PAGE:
- The inclusion of “little r” restatements as a clawback trigger; or
- The adjustment of clawback trigger to ensure the policy would recover compensation regardless of fault or misconduct leading to a restatement.
This may also be a good opportunity to evaluate other aspects of existing clawback policies including whether (i) the clawback triggers should include misconduct, material violation of the company’s code of conduct, or action/inactions that led to significant reputational damage to the company or (ii) an expansion of incentive plan participants that would be subject to some or all the clawback triggers. For example, non-executives could be subject to the clawback trigger for a material violation of the company’s code of conduct, but not a restatement.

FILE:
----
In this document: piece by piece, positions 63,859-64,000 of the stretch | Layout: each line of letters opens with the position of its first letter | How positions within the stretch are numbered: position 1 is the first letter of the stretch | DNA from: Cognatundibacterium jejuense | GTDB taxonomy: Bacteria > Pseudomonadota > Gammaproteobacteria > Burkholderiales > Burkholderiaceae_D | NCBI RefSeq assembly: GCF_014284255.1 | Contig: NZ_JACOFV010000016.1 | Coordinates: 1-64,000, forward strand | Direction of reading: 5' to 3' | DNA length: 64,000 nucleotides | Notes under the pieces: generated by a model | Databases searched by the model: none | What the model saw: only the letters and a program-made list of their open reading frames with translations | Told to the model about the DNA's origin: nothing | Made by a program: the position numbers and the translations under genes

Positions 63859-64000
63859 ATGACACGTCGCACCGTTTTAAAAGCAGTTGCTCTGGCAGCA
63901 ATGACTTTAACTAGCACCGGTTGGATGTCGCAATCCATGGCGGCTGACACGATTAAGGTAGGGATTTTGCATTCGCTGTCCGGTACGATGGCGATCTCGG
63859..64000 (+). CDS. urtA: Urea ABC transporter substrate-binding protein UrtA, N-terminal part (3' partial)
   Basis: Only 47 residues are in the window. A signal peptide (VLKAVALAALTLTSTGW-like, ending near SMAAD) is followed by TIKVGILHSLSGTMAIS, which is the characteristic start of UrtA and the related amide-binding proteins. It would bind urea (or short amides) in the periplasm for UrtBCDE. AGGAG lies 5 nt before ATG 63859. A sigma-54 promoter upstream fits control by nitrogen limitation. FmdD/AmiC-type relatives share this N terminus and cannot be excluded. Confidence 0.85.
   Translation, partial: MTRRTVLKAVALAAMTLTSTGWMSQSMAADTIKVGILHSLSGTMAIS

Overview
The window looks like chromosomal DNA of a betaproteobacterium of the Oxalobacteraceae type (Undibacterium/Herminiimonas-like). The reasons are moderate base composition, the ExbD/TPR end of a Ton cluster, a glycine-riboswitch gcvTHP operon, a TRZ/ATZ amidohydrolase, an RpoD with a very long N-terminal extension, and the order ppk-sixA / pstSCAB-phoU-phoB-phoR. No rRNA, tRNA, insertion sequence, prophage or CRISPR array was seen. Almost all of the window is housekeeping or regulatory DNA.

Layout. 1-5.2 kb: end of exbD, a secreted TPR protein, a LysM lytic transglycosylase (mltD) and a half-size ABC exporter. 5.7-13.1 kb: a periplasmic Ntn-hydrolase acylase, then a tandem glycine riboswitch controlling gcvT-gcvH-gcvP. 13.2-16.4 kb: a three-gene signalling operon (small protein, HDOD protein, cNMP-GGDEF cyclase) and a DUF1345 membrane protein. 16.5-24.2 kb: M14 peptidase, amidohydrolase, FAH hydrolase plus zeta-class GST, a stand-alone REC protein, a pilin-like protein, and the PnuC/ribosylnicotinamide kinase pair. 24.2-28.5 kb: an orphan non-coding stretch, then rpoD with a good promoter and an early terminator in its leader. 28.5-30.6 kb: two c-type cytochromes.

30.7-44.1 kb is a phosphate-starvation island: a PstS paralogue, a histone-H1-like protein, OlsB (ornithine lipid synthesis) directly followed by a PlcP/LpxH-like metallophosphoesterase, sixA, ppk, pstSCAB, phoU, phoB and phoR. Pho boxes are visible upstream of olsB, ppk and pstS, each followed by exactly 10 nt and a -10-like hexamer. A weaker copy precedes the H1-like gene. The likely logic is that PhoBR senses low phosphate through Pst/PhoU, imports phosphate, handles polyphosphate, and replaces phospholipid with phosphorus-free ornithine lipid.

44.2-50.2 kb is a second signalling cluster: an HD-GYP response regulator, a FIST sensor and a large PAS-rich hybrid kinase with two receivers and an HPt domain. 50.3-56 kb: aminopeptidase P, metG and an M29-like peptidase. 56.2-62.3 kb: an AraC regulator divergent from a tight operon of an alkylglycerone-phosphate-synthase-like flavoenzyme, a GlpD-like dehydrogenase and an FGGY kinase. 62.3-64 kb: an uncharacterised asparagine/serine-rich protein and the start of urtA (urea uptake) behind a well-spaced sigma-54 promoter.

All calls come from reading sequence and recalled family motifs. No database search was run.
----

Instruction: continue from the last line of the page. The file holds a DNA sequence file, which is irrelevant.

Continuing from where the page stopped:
In addition, a recent Department of Justice (DOJ) memorandum on corporate criminal enforcement indicates one of the factors it will consider in evaluating remediation and the effectiveness of compliance programs will include whether compensation systems that are designed to deter and penalize misconduct and reward compliance, (i.e., clawbacks) are implemented. Thus, the inclusion of a general misconduct trigger in a clawback policy might help mitigate DOJ penalties and other actions.
A copy of the final SEC rule can be found here.
General questions about this Viewpoint can be directed to Mike Kesner (email@example.com) or Lane Ringlee (firstname.lastname@example.org).